Heading into the train station, I went up to a machine to get a ticket for the airport train, but the machine wasn’t working. So I went to another one – and that wouldn’t take cards. Then another which yet again wasn’t working, much, it appeared, to someone’s confusion. Eventually, after about ten minutes or moving from machine to machine, I got my ticket, navigated to the right platform, and jumped on the train to the airport.
Once there, check in was very easy and pain free. Unfortunately – as I’d been looking forward to visiting the Iberia lounge in their home city – I was told the lounge in my terminal was closed for refurbishment. I stuck my head in a tiny temporary lounge, but it was before security and didn’t look great, so I didn’t bother staying.
The attendant there said that if I made my way to the lounge being refurbished, someone outside it would give me a voucher to spend at selected food outlets in the airport.
After clearing security in literally ten seconds, I made my way to the closed lounge, picked up my voucher, and decided to resist McDonald’s and pick up a sandwich from Eat instead. I chose a wrap, a bottle of diet coke, and a packet of crisps, and thought I’d save them for the plane.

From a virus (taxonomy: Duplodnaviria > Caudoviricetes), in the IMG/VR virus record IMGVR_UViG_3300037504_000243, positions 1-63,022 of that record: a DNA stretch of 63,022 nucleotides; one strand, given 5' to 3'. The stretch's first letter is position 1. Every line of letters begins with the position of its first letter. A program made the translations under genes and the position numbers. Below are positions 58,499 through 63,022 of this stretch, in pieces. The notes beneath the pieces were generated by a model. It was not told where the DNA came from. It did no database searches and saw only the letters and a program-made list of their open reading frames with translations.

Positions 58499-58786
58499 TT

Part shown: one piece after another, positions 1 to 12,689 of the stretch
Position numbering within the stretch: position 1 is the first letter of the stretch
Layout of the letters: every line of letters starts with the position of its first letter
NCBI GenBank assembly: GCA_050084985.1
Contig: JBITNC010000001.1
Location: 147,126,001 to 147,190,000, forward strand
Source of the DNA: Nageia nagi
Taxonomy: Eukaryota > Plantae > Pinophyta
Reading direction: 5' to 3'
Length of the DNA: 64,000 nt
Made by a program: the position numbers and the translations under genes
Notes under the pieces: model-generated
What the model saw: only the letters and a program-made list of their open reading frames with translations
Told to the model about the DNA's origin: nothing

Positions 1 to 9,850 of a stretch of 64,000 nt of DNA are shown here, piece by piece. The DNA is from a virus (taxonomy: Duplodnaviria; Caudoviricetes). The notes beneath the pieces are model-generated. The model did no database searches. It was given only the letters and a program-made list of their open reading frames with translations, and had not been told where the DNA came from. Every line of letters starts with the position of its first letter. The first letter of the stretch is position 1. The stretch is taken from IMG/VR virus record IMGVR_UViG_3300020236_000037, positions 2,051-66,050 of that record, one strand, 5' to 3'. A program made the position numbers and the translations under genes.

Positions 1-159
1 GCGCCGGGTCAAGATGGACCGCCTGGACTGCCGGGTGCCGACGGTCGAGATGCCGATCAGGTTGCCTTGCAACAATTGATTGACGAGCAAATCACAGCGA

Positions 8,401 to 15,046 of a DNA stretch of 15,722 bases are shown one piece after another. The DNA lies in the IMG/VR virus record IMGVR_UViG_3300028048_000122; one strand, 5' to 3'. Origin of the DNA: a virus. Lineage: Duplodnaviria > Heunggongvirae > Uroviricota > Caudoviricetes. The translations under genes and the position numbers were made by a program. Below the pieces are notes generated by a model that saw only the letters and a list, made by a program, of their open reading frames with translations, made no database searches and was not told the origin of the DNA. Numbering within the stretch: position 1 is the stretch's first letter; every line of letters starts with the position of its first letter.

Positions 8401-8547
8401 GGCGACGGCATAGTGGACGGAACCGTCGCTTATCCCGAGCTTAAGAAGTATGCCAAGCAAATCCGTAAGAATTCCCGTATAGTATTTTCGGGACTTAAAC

I handed over my voucher at the till only for the lady to start shaking her head and saying “no, no, no, no, no”. I just looked at her inquisitively as she pointed at my diet coke and said “no, you can only have water”. Then at my crisps as she said “no crisps”. Then at my wrap as she said “cheese or egg sandwich only”. I could feel the rage building inside me. The voucher clearly said “soft drink or water or beer and sandwich or baguette or salad”.
I looked at her and said “So I can’t have any of this at all”, to which she smiled and defiantly replied “no!”. Well she got her way, as I just dumped everything back in the cabinets and left.
Luckily I was able to access the non-airline lounge in the terminal, so decided to head there and catch up on writing my blog. It was nicely decorated and quiet – mostly occupied by business people working away.
I grabbed a coffee from what is possibly the fanciest coffee machine I have ever seen… look at that display!
But what – I wondered – did that woman on her computer have to do with making coffee? 🤔
Before long, it was time to make my way to the gate for my flight back to London before my connecting flight home.
Once again, the plane was absolutely rammed, and as a result I wouldn’t describe it as the most pleasant experience. But, we arrived safely which is the main thing!
I’d had a great time in Madrid – though I’d felt a bit disorganised, and frustrated I didn’t really see a lot of what the city had to offer, I’d had a good time, and seen a very different side to Spain that I’d seen in Barcelona. And the weather – for the end of September – had been fantastic. My next trip would be someplace much colder!